23. Tarot for Beginners: A Practical Guide to Reading the Cards by Barbara Moore – the easiest beginner book out there, this one will appeal to absolute newbies and those who are really sure they can’t “get it”.  Moore shows you that you CAN.
  24. Tarot 101: Mastering the Art of Reading the Cards by Kim Huggens – excellent exercises, good reading list suggestions and a unique format make this book one you cannot miss.  Good for all levels.
  25. Tarosophy : Tarot to Engage Life, Not Escape it by Marcus Katz – Hip and modern, full of useful information and exercises – plus it has stuff for all levels (beginner, intermediate and advanced).  It’s a very intellectual book – this is no “tarot for dummies”.

The main differences between Tarot and Oracle card decks!

Tarot: 

  • The structure of tarot decks are mostly the same, although imagery changes. 
  • 78 cards.  
  • 22 Major Arcana, 56 Minor Arcana. 
  • 5 suits. 
  • Arcanas are sometimes renamed, but always have the same meanings. 

Oracle: 

  • No set structure, varies between every deck.
  • More varied and specific meanings. 
  • Usually no arcana. 
  • Usually no suits.
  • Can be any number of cards. 
  • Usually based around a specific subject (angels, life changes, spirits, various types of magic, etc) 
  • Usually easier to pick up and understand, but can at times be more complicated, all depends on the deck. 
The Scarf

For my 1000 followers prompt-a-thon, @stultiloquentia asked for some fiber witch Dex, due to my tags on this post. I’ve been fighting with this story for days, as a result, because it turns out I have so many thoughts about this, it was hard to wrestle them into a coherent story. Hopefully you’ll think it turned out okay!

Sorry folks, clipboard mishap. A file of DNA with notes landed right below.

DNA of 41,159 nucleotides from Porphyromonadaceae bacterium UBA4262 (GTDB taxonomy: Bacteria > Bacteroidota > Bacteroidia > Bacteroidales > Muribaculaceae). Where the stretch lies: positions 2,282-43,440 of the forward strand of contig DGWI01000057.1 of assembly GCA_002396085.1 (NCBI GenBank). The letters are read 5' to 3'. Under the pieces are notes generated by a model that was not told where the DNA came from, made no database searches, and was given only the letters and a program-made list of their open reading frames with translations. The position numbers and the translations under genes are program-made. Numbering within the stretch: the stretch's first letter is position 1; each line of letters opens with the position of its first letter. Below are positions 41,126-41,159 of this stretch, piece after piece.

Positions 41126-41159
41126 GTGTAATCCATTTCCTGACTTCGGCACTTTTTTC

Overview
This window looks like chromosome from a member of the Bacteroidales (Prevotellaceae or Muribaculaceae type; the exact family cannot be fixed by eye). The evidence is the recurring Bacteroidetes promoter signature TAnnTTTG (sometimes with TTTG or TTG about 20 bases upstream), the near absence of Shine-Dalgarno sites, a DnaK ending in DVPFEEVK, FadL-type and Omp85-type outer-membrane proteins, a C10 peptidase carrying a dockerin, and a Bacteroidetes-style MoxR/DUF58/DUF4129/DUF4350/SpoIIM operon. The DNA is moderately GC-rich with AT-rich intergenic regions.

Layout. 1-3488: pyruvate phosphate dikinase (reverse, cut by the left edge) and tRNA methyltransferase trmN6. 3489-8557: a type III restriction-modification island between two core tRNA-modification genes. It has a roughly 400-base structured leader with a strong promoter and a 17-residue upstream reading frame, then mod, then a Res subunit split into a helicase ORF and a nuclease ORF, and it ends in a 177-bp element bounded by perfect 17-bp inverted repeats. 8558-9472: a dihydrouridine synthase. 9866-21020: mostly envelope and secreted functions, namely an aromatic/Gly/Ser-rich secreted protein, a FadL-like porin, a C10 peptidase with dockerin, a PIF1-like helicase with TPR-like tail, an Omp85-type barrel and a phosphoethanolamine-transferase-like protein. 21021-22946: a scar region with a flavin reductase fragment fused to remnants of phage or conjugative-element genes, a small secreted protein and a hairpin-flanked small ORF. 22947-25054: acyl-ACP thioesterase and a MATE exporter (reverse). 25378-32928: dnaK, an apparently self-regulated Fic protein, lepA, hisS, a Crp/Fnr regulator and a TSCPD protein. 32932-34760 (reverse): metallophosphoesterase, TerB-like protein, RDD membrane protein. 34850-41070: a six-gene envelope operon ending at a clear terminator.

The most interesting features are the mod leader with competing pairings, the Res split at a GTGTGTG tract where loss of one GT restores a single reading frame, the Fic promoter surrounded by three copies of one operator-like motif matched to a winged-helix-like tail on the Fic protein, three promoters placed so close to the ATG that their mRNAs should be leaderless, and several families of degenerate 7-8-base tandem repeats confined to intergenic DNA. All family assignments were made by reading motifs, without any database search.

College, Dex was finding, was both harder and easier to navigate than he’d anticipated. Classes and hockey practice he’d expected, and he mostly had a handle on those. But all the interpersonal stuff was… difficult.

Shitty thought it was because he was from a small town (and Dex and Bitty had shared some long-suffering looks about Shitty’s assumptions about people from small towns). Ransom thought it was because he was the first person in his family to go to college (which wasn’t true, but he was the first person in his immediate family to go to 1) a private college 2) outside of Maine, so whatever). Holster thought it was because Dex joined him in his hatred of 90% of the population (partially true; people were very annoying). Chowder thought it was because Dex was stressed out (and then offered to help him with his CS homework; a far more useful response, in Dex’s opinion). Nursey just thought it was because he was a conservative asshole.

Shockingly, none of them ever thought to guess it was because he was a witch living with people who didn’t know for the first time.